Saurabh Shukla Interview

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When I think Saurabh Shukla, I think writer of Satya and Mithya rather than a character actor. And I was surprised to find that Saurabh is not a man of many words. His answers are short and to the point.

The Writer

A glance at the movies Saurabh Shukla has been involved with in the writing department and his fascination for the humor in darker side of life comes through. The dark genre is often fambiguous. One would think it’d frustrate, if not infuriate, as a writer when people don’t get it and ask for explanation on what happened in the movie. Saurabh thinks otherwise.

I don’t think that people don’t get it. I think if people don’t understand it the movie has failed in communication.

Writing is not a democratic process

A story is a point of view of one person, any happening can be questioned from either direction. “If Sonam dies in Mithya, why did she die? If she didn’t why was there a happy ending?” It doesn’t work that way, it’s not a democratic process. The communication either worked or didn’t.

Despite having a decent repertoire credited to his writing, Saurabh doesn’t write as much as he could or should because

writing is a lonely process and thus tiring. Acting is more short-term. And like in the west, script writers are not paid as well.

Speaking of the west, Saurabh doesn’t think remaking a movie made earlier is a crime. It has to have newness to it. Just copying it frame-by-frame is not fun.

The Actor

And yet we have seen him acting in movies which are blatant copies of other movies, like the recent Hari Puttar.

About Hari Puttar - I had a good trip to London!

To which he says,

Well, I enjoyed the trip to London. It was my first trip to England. We had lots of beer.

Also the tilt towards dark subjects doesn’t come across in the movies he chooses to act in. His role choices seem to be liberal. The script choosing process has three criteria -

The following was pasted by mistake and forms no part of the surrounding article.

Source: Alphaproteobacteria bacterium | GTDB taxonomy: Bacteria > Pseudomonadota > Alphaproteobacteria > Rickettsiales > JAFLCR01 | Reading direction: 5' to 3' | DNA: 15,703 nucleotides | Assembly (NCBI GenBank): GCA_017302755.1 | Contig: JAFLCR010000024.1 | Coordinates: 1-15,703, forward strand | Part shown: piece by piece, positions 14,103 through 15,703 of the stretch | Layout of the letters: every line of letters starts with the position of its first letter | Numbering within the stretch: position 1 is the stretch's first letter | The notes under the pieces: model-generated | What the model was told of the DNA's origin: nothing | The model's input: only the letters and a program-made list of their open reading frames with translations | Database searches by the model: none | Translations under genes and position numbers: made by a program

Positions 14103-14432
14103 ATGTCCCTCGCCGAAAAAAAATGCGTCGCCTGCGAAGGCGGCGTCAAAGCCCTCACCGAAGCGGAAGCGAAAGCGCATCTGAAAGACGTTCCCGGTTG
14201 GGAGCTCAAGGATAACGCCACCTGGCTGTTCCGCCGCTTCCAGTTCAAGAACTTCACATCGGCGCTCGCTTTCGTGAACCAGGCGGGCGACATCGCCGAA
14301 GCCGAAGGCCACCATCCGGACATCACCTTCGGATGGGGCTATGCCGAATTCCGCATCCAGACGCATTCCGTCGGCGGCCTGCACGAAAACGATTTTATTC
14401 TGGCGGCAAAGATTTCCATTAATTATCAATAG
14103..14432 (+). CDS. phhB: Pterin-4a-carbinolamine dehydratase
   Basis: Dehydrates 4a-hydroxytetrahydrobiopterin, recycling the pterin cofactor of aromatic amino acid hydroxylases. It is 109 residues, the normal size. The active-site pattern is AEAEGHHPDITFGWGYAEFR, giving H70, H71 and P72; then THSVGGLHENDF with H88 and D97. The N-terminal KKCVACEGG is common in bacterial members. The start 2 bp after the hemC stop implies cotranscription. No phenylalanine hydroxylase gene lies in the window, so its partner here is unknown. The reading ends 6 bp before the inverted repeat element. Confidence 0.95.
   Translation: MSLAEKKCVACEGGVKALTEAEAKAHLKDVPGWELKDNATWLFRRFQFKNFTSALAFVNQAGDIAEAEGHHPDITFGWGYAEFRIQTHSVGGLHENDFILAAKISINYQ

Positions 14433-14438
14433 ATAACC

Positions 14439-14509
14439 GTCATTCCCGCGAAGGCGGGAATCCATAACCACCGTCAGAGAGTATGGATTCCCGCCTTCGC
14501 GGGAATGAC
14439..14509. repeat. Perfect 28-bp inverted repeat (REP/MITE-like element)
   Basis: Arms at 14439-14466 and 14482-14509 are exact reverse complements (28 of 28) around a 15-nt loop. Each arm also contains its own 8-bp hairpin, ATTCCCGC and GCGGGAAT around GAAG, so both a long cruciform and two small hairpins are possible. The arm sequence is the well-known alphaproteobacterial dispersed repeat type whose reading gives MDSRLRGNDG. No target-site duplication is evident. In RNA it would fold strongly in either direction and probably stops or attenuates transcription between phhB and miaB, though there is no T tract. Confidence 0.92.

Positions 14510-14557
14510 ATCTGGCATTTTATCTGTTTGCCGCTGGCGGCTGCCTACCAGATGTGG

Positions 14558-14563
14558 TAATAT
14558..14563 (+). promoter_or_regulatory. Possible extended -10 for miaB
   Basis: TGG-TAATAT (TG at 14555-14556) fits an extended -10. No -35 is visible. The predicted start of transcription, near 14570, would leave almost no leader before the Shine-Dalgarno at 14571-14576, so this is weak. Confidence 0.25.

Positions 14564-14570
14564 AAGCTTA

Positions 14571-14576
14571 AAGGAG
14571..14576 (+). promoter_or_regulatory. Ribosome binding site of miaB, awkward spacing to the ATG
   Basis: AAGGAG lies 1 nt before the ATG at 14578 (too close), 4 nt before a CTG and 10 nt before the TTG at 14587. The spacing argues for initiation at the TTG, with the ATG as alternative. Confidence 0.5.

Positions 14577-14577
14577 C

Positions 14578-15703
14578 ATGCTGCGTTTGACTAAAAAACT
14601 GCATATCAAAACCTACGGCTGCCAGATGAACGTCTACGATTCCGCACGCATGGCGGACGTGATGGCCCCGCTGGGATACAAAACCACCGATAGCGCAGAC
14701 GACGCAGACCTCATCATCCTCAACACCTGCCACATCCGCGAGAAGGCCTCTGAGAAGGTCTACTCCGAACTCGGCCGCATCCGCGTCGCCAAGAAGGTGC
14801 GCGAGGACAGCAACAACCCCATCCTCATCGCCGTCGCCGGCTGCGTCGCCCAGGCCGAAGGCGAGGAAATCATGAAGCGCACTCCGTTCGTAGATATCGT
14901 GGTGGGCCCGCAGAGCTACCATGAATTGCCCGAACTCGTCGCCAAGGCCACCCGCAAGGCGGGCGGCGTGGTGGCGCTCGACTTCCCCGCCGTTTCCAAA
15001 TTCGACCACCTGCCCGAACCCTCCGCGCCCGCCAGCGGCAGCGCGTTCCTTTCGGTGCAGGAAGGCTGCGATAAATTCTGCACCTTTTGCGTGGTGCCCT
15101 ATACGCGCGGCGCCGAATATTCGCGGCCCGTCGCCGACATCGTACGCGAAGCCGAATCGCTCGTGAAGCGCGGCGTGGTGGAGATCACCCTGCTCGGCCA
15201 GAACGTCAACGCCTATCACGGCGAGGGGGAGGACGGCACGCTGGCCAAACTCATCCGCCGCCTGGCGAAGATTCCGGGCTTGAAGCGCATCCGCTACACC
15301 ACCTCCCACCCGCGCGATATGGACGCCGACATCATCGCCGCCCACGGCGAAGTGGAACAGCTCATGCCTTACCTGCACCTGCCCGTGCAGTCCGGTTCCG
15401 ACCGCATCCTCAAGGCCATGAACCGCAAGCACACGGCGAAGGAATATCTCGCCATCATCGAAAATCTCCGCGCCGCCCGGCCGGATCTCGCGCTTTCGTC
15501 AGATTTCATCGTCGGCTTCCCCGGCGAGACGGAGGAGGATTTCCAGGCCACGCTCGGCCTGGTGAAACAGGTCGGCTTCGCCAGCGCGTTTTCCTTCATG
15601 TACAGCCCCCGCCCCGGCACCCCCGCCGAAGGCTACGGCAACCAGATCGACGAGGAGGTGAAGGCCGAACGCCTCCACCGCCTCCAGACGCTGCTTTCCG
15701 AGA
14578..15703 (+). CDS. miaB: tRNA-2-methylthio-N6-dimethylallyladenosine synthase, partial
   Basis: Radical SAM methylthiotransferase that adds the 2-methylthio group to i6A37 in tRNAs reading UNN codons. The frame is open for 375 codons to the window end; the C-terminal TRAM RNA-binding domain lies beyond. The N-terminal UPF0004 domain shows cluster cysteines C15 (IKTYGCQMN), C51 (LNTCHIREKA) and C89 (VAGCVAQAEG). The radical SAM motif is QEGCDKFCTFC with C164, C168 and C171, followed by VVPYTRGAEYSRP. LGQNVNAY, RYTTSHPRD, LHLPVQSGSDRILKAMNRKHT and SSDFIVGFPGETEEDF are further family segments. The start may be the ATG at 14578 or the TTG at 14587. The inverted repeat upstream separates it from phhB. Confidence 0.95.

If I like the director - no questions asked.
If I like the cast - again no questions asked.
Third, which is a rare thing, but it has also happened. That the money is so great, then no questions asked.
Whenever I ask a question, then I don’t do the film.

But, then we see him roles like De Taali, where we might have enjoyed his roles, but the script could have very well done without the role he did. There are more than one things that go into play in such cases -

One has to understand that films are not made in ideal situations. E. Niwas is a friend, he said, “you have to do it” and I agreed to do it. The role was much bigger.

Then the film got delayed a lot. And you have your prior commitments. They called me to Bangkok. There was a track which they wanted to shoot, but they didn’t take my dates. The dates were already promised to someone else. Finally, I had to tell them that I couldn’t make it and they could if they wanted to cut the scene out or shoot it in India. And they couldn’t shoot it in India and those scenes were gone, finally.

Slowly, what happens is that the script keeps changing and film-maker manages the film And so, at times these roles become redundant.

Fortunately, he does get a variety of films to choose from.

In fact, I’ve reduced my acting a lot in the past couple of years. This year I have acted in 6 films. I have done a film called “Oh My God” in which I play God and Vinay Pathak is the protagonist. Then I did a film called Coffee Shop where I’m an art collector who has a tiff with an artist. Then I did Slumdog Millionaire which is getting rave reviews right now.